LAS VEGAS Procter & Gamble global CMO Jim Stengel said marketers must make a major "mindset shift," rather than simply trying to keep pace with changes in technology, if clients and agencies are to flourish in the rapidly changing world of digital commerce.
Stengel made his remarks here today during his keynote address at the 4A's Media Conference.
When Stengel addressed the body in 2004, he gave the industry a C-minus for its ability to react to technological changes. In the three years since, the industry has improved its performance to a B, he said—though he quickly called such a report card itself "obsolete."
"We can no longer measure success in keeping up, because keeping up is not possible," Stengel said. "What we need is a mindset shift."
Having opened his speech with a clip of his avatar's visit to Leo Burnett's office in the Second Life virtual world, Stengel said consumers are craving "honest, authentic" relationships based on trust.
"We have to understand what's important to them, and how we can genuinely connect with them," he said. "We must shift our mindset to truly creating partnerships."
With the increase of consumer-generated media, including blogs and sundry other word-of-mouth techniques, consumers are showing a greater need for making connections with other people and brands, Stengel said.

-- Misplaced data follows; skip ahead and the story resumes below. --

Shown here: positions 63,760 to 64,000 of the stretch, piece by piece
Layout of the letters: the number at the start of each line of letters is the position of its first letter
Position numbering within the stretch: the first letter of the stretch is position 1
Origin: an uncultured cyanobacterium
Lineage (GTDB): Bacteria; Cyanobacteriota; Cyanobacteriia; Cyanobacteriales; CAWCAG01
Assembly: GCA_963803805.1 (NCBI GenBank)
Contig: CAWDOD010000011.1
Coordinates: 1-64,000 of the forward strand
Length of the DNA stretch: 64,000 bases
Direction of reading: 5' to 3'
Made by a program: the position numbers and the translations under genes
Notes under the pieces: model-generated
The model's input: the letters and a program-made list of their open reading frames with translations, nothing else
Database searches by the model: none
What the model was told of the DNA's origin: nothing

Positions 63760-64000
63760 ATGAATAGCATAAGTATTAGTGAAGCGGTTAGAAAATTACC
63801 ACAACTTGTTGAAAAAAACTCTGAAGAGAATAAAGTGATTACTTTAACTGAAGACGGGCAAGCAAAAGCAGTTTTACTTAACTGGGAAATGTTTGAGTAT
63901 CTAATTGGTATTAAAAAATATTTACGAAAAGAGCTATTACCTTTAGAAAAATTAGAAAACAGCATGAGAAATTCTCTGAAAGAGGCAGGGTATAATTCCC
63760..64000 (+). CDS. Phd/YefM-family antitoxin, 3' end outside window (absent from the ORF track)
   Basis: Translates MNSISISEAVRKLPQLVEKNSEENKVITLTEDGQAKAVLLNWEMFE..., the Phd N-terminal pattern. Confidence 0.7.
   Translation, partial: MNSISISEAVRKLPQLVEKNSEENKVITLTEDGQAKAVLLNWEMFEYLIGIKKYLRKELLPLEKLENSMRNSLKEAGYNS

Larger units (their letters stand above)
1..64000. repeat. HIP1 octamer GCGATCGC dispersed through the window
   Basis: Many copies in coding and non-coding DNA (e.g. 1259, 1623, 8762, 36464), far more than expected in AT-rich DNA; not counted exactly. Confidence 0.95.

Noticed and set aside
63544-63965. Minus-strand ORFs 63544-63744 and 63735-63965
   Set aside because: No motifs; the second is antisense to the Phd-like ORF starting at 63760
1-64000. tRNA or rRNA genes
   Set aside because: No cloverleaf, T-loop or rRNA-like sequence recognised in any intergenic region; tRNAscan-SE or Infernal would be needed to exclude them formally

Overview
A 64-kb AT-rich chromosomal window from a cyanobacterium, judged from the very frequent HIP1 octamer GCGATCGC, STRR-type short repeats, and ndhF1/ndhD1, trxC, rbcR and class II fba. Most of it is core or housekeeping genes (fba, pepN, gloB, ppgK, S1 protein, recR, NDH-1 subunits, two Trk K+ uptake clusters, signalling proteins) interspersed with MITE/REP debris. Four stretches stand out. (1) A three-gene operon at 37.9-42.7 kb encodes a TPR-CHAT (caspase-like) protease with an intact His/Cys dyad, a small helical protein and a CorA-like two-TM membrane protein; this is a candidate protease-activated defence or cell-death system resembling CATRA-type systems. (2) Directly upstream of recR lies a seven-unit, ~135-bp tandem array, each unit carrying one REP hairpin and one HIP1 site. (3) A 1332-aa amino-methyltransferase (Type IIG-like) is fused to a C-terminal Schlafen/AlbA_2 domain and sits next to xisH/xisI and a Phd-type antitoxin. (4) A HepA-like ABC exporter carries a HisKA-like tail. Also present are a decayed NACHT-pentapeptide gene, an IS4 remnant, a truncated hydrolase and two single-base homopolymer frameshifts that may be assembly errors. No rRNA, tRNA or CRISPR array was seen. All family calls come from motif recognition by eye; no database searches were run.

"Sometimes we need to be more open in bringing that human perspective to our marketing," he said. One example of keeping the human perspective in marketing was shown in a video that depicted the company's efforts to take care of its Gulf Coast employees in the aftermath of Hurricane Katrina, particularly in its decision to keep the factory open.
Engaging in a dialogue with consumers also means gaining their trust, Stengel said. In an audit of 15 categories in 15 countries, the company found that the brands with the highest market share also had the highest level of trust among consumers.
"If we want to engage people, our message has to be on their terms," Stengel said. In particular, brands should connect with consumers' sense of community by being generous (such as Starbucks giving away used coffee grounds for composting) and having consumers experience the brands on their terms. "We have come to realize that at P&G, we are building brands that are about standing for something," he said. "It's not only a smart business decisions, it's the right thing for us as marketers to do."
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